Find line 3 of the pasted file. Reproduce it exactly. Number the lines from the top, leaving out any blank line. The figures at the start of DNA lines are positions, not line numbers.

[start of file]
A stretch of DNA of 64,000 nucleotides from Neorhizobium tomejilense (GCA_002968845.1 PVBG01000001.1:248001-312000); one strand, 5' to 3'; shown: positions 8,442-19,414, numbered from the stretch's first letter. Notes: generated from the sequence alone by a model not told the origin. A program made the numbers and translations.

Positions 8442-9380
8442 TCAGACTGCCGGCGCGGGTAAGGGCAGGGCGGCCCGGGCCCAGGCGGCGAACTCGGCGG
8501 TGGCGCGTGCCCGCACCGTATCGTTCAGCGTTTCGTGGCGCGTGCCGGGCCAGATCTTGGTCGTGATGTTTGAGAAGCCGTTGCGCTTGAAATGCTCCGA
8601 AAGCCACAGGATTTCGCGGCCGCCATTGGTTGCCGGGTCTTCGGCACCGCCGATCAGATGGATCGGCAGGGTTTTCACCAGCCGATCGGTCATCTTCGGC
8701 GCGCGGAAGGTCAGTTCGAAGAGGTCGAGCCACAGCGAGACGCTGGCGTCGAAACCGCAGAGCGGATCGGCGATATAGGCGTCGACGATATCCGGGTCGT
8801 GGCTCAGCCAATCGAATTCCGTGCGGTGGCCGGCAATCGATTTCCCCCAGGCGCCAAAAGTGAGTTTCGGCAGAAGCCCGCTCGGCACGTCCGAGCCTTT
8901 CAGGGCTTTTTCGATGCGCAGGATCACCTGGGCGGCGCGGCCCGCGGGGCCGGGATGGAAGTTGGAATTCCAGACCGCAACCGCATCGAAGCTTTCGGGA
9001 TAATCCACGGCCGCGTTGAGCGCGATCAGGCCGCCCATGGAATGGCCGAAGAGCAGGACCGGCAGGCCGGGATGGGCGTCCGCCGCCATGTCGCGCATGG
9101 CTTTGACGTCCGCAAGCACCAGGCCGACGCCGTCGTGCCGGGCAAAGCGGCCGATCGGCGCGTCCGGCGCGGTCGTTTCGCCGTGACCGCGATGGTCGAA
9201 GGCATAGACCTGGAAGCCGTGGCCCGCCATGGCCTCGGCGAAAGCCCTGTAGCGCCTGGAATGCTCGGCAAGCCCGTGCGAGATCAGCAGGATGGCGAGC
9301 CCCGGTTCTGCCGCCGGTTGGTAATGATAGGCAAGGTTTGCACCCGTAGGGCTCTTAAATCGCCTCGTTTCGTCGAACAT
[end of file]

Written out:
8442 TCAGACTGCCGGCGCGGGTAAGGGCAGGGCGGCCCGGGCCCAGGCGGCGAACTCGGCGG